Lake Symphony

Lake Symphony
Lake Symphony

Video: Lake Symphony

Отличия серверных жестких дисков от десктопных
Video: P.Tchaikovsky Suite from the ballet "Swan Lake" Moscow State Symphony Orchestra.D.Filatov conductor 2023, February
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"Trrr …" - a thin trill of a toad is heard. "Huu, huu …" - the voice of the yellow-bellied toad is muffled. It cannot be confused with the more sonorous "unk, unk", which is issued by the red-bellied toad. "Knock, knock, knock …" - short gurgling sounds of a garlic. And finally, the deafening polyphony of frogs. "Warr, warr, cru …" - this is how the largest lake ones declare themselves. "Coex, coex …" - the voice of a bright green pond, which is a little smaller. "Roor, roor …" - the grass frog echoes them. The spring migration of frogs has begun.

Garlic tree frog (Hyla pulchella), photo photograph of an amphibian
Garlic tree frog (Hyla pulchella), photo photograph of an amphibian

Garlic tree frog (Hyla pulchella) on water hyacinth

They left the places where they hibernated and gathered in reservoirs to lay eggs.

The clutch of a toad cannot be confused with a frog clutch. It looks like a thin cord in which the eggs are arranged in two regular rows. Its length can be up to 7 meters. Such cords can often be seen in shallow puddles. In a garlic mason, the clutch is also in the form of a cord, but it is short and thick, and the eggs in it are in complete disarray.

Frogs usually lay eggs in small lakes and ores in the form of gelatinous lumps. In a fresh clutch, the eggs are closely adjacent to each other, and after a while the shell swells and the distance between them increases. And only toads spawn single, unconnected eggs, but there are usually several of them in one place, near underwater plants.

There are a lot of eggs in the clutch. But out of all their huge number, only a few will successfully develop. Some clutches will die when the reservoirs dry up, others will become food for fish and ducks.

Finally, the embryo will release a special substance that will dissolve the gelatinous membrane that has been protecting it all the time and will come out. From this moment on, the tadpole enters a difficult period of its development, which will end with metamorphosis, that is, its transformation into a young frog.

Depending on the temperature of the water, the transformation of a tadpole into a frog occurs in toads usually in 45-50 days, in a grass frog - in 50-90 days. The larvae of the marsh frog develop the longest (80-90 days), but these tadpoles grow faster than the others, adding a millimeter per day.

Frog, photo amphibian photo
Frog, photo amphibian photo

It was noticed that in the same pond, where the number of eggs is the same, the number of tadpoles differs greatly in different years. And they grow every time at a different rate. It turned out that when there are a lot of tadpoles, their growth and development first slows down, and then (and this is clearly visible) some remain small, while others begin to grow rapidly. And what else we managed to find out: large tadpoles secrete special substances that inhibit the growth of their small counterparts. Therefore, the tadpoles of those frogs that a little earlier spawned, for example grass, have more chances to successfully complete the metamorphosis.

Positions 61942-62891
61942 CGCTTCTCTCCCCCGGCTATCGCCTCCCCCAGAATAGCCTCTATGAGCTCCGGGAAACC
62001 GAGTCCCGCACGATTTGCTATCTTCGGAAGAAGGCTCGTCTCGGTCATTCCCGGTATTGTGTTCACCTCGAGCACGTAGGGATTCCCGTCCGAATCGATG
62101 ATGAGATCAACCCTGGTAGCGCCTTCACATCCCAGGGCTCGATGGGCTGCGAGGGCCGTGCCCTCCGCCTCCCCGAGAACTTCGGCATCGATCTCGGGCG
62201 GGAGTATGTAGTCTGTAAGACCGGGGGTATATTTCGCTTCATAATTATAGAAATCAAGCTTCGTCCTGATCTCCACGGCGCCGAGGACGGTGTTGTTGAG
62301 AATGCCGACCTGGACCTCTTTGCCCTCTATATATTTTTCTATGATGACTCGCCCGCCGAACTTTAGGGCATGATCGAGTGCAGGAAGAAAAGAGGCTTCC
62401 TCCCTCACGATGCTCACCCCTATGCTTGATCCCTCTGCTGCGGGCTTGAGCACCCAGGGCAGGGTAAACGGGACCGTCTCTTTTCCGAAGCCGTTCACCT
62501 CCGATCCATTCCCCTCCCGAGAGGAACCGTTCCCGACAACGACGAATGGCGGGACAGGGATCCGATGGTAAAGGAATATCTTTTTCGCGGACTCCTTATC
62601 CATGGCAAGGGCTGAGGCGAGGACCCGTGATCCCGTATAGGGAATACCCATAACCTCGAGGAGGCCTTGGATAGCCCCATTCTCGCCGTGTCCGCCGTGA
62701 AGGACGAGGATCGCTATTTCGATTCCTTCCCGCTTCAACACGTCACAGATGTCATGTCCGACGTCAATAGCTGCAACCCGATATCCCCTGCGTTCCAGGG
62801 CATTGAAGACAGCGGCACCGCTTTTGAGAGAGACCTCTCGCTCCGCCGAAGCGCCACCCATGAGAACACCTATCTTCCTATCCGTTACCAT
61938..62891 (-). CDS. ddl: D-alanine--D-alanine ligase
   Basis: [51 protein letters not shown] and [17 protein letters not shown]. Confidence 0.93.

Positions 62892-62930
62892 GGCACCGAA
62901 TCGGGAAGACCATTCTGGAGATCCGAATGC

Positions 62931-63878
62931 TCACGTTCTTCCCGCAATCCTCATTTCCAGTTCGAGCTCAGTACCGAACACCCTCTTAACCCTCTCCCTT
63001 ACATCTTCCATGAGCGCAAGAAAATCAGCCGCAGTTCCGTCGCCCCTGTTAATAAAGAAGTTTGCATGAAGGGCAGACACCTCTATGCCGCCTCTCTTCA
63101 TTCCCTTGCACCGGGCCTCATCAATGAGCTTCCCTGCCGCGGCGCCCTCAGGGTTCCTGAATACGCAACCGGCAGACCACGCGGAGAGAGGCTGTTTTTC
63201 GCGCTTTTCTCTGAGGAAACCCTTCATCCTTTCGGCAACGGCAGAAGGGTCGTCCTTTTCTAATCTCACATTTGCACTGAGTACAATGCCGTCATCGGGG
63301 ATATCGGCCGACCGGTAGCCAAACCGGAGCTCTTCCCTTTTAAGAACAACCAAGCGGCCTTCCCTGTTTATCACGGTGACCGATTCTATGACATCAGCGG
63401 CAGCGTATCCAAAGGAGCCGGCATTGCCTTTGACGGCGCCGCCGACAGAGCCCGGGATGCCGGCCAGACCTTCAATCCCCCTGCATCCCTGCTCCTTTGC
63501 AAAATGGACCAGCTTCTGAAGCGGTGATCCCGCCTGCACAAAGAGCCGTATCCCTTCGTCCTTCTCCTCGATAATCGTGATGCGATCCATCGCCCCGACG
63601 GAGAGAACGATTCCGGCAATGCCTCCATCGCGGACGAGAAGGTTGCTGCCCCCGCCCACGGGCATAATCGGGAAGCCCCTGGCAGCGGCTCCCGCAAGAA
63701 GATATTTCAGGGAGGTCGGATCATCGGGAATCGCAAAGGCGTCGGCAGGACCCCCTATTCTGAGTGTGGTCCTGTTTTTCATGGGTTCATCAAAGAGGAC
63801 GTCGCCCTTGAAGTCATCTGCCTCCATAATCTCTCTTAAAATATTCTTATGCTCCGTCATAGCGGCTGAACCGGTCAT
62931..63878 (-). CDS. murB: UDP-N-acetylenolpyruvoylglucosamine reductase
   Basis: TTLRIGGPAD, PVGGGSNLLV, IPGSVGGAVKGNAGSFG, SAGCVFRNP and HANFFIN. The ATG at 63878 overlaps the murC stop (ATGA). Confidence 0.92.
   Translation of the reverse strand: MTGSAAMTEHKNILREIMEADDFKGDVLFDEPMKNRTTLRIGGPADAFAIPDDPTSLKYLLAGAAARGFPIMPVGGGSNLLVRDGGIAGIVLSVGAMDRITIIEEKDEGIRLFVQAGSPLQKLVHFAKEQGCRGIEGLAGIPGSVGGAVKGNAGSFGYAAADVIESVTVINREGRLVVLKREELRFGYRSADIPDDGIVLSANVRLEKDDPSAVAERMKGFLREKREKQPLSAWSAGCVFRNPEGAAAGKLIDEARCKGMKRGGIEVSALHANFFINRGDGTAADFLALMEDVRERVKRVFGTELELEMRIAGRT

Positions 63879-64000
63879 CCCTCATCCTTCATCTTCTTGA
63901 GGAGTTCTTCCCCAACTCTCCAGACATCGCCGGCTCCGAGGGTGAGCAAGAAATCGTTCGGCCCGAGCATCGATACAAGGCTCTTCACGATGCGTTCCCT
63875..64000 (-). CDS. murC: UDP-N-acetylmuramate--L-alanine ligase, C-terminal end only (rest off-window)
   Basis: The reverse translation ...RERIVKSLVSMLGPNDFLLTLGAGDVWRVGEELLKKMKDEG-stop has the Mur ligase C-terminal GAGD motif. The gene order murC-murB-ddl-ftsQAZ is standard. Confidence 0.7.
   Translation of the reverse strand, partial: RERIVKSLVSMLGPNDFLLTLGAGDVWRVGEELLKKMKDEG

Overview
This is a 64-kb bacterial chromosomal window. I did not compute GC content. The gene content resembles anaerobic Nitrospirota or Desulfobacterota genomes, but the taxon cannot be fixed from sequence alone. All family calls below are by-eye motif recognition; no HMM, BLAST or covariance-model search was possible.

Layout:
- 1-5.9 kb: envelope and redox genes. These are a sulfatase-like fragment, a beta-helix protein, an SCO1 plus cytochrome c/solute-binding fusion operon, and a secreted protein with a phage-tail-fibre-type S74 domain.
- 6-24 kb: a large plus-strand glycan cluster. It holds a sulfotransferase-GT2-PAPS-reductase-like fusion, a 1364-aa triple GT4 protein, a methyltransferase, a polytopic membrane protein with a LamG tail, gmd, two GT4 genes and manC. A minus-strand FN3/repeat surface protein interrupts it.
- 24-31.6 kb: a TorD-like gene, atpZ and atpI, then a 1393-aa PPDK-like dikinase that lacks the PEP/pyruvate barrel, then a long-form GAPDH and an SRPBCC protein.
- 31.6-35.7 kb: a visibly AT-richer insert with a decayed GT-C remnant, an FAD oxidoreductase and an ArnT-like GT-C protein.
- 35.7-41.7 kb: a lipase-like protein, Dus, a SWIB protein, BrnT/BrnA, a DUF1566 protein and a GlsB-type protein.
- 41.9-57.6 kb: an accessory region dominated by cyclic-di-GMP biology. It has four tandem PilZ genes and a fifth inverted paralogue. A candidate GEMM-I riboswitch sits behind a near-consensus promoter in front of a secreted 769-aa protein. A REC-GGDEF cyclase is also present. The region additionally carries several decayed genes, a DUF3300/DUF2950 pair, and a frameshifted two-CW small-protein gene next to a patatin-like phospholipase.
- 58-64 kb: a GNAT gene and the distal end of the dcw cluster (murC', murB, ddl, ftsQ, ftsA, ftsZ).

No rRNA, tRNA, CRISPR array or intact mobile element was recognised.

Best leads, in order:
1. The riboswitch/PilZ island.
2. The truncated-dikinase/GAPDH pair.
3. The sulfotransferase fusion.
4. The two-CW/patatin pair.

These substances inhibit the growth of larvae of another species, but they even more affect their congeners, especially those that hatched from the same clutch. What are the benefits of this for large tadpoles? If all tadpoles developed in the same way, then under unfavorable conditions, for example, all would have an equal chance not to undergo metamorphosis and die. Large tadpoles develop twice as fast, ensuring the continuation of the species. Substances secreted by large tadpoles are regulators of the growth and number of tadpoles in the reservoir.

The grass frog tadpoles keep very closely to each other for the first 20-30 days. They scurry in different directions, but do not swim far, and the whole flock moves at the same time in search of food and warm places in the reservoir. After about a month and a half, these clusters become more rare, but the tadpoles still continue to stick together. The formation of clusters was also noticed in other species, for example, the American toad and the cascade frog, with which they began to experiment. It turned out that their tadpoles are able to distinguish siblings from non-siblings - tadpoles from the same and different clutches. We made such an experience. A special aquarium was made, which had the shape of the letter "y". Tadpoles were planted in its central part and streams of water slowly passed from both sides. One is from siblings and the other is from non-siblings.The tadpoles from the central chamber swam towards the siblings. When their nostrils were sealed with a special paste, they ceased to distinguish streams and did not know where to swim. After removing the blotches from the nostrils, the tadpoles again confidently swam towards the siblings. This means that they recognize each other through their sense of smell.

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